Joining its smaller sibling the Jazz Hybrid, Honda’s perennial B-segment sedan now comes in a new guise: the City Sport Hybrid i-DCD. Its moniker is partly self-explanatory – the fact that there is a fusion powertrain propelling the car can be worked out without much trouble, but the significance of the acronym on the trailing bit of the name isn’t too obvious.
Intelligent Dual-Clutch Drive; that is what i-DCD stands for. That’s right, the City Hybrid is equipped with a 7-Speed Dual-Clutch Transmission (DCT), an efficient enabler of rapid acceleration thanks to its ultra-fast upshifts and downshifts. Utilising a Shift-by-Wire electronic gear shifting system, the DCT is practically free of lag or clutch slip, evoking quicker responses without sacrificing smoothness. Sport Mode and paddle shifters help to make the transition through the gears a more enjoyable experience.
As this advanced transmission is busy dictating the rotational motion of the front wheels, it receives power from not just a 1.5L DOHC i-VTEC engine, but a High-Power Electric Motor that is directly mated to it as well. The petrol unit produces 110PS, and its electric partner bumps up the total combined power to 140PS. A maximum of 170Nm of torque is available on tap, making for output figures to rival a naturally-aspirated 1.8L engine.
What a standard 1.8L engine can’t compete with however, is the superb fuel efficiency this system achieves – a best of 3.9L/100km or approximately 25km/L was recorded in the UN R101 Test. That is a petrol-sipping rate that even most superminis would struggle to match! As with most hybrids, the task of propulsion falls on either the motor, the engine, or both, depending on the driving conditions, with the batteries being charged by energy recovery during braking.
A better battery
For optimal power delivery, Honda uses a Lithium ion (Li-ion) battery, which not only offers more capacity but endures longer as well. This power source, or Intelligent Power Unit (IPU) as Honda calls it, sits under the boot space, which is good news as the class-dominating 536L luggage-hauling capacity of the City remains untouched.
However, there is a small compromise to be had. The battery takes up the spot usually occupied by the spare tyre, resulting in a potential snag should a flat decide to invade your schedule for the the day. To remedy this, Honda has included a tyre-repair kit, which is basically a pump-plus-sealant combo that takes care of punctures 4mm or less in size.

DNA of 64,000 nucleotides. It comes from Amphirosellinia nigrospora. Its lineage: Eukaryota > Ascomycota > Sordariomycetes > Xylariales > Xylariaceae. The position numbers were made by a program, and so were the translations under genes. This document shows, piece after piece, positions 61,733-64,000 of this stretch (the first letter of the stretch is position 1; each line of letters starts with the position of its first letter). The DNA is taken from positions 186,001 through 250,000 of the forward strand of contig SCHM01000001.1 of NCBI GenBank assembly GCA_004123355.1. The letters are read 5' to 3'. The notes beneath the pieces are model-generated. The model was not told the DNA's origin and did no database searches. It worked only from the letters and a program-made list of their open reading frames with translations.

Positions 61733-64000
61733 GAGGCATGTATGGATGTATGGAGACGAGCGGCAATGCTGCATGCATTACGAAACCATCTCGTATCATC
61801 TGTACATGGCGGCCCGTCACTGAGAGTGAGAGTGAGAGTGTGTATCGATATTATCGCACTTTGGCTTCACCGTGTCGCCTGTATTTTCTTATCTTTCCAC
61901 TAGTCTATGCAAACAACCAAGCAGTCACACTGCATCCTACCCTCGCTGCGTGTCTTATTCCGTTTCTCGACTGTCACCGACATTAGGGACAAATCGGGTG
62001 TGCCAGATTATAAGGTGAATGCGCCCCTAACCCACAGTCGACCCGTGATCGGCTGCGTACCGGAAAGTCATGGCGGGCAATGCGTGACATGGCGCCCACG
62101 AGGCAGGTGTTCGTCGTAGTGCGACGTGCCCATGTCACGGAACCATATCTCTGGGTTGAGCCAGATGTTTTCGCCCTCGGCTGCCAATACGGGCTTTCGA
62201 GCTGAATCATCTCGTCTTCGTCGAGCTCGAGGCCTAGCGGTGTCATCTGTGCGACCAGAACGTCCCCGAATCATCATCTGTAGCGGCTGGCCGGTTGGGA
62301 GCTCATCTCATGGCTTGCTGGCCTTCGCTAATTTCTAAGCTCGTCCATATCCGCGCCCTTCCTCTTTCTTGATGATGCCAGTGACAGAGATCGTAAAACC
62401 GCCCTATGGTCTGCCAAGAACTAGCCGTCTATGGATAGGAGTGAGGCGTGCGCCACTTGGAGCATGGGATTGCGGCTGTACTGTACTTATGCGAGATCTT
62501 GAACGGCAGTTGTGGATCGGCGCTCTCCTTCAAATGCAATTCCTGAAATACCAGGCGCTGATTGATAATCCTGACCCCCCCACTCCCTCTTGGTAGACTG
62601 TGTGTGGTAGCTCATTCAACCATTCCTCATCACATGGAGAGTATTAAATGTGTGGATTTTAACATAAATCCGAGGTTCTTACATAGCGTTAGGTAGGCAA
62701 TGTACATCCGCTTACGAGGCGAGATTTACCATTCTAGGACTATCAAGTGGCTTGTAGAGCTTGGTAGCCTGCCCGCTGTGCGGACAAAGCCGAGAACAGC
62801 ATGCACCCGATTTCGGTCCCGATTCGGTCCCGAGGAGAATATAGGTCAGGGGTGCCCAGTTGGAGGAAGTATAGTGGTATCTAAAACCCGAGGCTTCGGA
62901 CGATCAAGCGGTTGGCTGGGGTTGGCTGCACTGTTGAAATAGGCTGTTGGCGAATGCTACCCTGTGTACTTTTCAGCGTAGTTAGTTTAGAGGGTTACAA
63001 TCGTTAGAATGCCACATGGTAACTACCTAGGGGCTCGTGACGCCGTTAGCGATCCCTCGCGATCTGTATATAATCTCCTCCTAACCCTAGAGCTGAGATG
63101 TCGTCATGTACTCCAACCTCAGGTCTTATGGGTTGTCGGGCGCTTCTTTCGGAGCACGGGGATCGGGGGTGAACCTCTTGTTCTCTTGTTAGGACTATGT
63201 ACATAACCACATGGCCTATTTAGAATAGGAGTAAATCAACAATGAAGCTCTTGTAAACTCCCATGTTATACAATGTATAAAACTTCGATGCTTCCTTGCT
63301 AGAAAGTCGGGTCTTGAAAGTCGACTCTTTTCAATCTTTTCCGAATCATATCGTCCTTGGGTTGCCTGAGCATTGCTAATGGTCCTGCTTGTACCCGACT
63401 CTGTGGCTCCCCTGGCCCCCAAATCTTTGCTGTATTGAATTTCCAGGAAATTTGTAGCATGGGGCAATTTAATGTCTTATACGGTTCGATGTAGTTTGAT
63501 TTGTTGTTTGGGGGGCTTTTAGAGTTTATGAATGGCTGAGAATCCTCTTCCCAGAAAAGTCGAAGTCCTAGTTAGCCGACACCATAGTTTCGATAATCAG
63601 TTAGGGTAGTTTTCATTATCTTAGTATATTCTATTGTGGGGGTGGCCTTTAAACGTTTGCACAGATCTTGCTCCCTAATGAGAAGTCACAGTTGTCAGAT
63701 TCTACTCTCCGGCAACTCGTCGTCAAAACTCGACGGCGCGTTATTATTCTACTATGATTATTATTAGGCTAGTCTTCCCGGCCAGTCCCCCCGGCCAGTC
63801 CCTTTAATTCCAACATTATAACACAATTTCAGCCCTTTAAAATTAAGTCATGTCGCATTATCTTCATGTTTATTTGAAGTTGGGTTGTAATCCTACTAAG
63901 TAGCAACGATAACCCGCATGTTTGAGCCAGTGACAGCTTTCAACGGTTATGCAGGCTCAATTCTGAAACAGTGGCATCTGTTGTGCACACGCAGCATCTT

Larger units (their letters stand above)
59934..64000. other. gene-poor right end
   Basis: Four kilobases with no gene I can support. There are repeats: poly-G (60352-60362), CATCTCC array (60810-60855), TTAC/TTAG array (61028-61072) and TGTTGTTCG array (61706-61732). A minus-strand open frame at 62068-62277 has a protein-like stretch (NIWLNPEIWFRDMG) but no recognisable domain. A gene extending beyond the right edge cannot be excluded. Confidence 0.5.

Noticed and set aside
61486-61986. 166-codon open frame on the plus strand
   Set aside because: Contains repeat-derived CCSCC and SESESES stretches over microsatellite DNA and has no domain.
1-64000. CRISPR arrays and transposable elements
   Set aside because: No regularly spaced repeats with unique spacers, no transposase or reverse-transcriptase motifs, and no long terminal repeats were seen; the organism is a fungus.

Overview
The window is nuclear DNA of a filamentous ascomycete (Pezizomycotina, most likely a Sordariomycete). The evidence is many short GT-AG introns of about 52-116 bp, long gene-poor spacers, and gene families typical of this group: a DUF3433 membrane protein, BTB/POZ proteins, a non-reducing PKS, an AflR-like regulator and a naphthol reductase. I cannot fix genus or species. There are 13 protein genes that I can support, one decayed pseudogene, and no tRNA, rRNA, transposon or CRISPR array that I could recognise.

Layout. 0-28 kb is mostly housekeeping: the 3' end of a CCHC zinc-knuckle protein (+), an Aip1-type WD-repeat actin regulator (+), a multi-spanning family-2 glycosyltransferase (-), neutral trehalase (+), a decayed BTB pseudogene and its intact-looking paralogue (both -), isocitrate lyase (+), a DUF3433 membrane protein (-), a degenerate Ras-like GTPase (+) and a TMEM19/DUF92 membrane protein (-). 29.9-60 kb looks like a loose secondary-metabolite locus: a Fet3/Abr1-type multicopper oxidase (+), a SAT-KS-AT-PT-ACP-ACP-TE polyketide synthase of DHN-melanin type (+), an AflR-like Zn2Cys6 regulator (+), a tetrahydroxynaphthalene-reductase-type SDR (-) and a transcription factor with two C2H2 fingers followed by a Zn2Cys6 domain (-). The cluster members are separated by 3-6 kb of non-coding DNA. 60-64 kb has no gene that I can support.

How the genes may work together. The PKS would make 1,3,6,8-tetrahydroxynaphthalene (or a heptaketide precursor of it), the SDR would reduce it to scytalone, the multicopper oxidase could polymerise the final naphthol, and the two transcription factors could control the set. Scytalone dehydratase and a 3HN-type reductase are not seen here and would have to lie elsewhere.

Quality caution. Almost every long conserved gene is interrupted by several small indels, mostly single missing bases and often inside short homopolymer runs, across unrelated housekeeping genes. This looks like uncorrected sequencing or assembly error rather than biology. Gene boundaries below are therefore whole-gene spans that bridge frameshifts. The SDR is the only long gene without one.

On the plus side, it is a lot less effort than changing the tyre yourself; just plonk the bottle of sealant into the pump assembly, plug the pump into a power outlet in the car, and watch the tyre fill up. It’s as good as a temporary spare, enough to get you safely to your destination at a maximum speed of 80km/h, until you get your tyre professionally repaired or replaced.
While the worry of a puncture comes with the territory of car ownership, Honda assures that the battery isn’t something owners should be concerned about. Since selling the Fit (a.k.a. Jazz) Hybrid in Japan in 2013, Honda has only had to replace 0.1% of the IPU in those models!
Even with this interesting observance on the table, Honda has taken an extra step to boost confidence in buyers. The IPU in the City Hybrid, like the Jazz Hybrid, comes with a remarkable eight-year/unlimited mileage warranty. Sail pass this period and find yourself needing a new battery? Fret not, as a replacement unit costs a relatively economical RM5,513.
Fresh yet familiar
Remove the Hybrid badges on the fenders and boot lid, and you’d be hard-pressed to tell this car apart from a regular City. Visually at least, the Hybrid blends in pretty well with its pack, as most of the difference expectedly lies under the skin. Step inside and it’s mainly the unique gear lever which betrays the notion that you are in an ordinary City.
This is because the Hybrid comes with the features present in the E and V variants of the City, with some standard equipment from the lower spec and others from the higher one (E Spec headlamps and interior; V Spec LED tail lamps and 16-inch wheels, for instance). However, there is enough on the specifications table to keep most buyers happy.
Cruise control, 3D Illuminated Meter Cluster, 6.8-inch touchscreen head unit, touch-panel climate control, stability control, hill-start assist, emergency stop signal, four airbags and the like come courtesy of the E and V Spec parts bin, but specific to the Hybrid are nifty features such as the energy utilisation graphics, automatic parking gear selection and low-speed sound alerts to warn nearby pedestrians when the car is in its silent electric mode.
Thanks to Malaysian hybrid tax breaks, the City Hybrid, like the Jazz Hybrid, has had a significant chunk shaved off its pricing. Instead of a six-figure sum, the two models retail for under RM90,000 without insurance – RM89,200 in the case of the sedan, which is about a RM50 note shy of what the range-topping V Spec goes for.
This new City, which is incidentally the fifth Honda model to be introduced in the Malaysian market this year – and like the Jazz Hybrid, is the first of its kind in the Asian market outside of Japan – comes in three colours: Lunar Silver Metallic, Modern Steel Metallic and White Orchid Pearl.
The warranty period echoes that of the other City variants; 5 years with unlimited mileage at 10,000 km service intervals. As previously mentioned, the Lithium-Ion battery comes with its own 8-year warranty.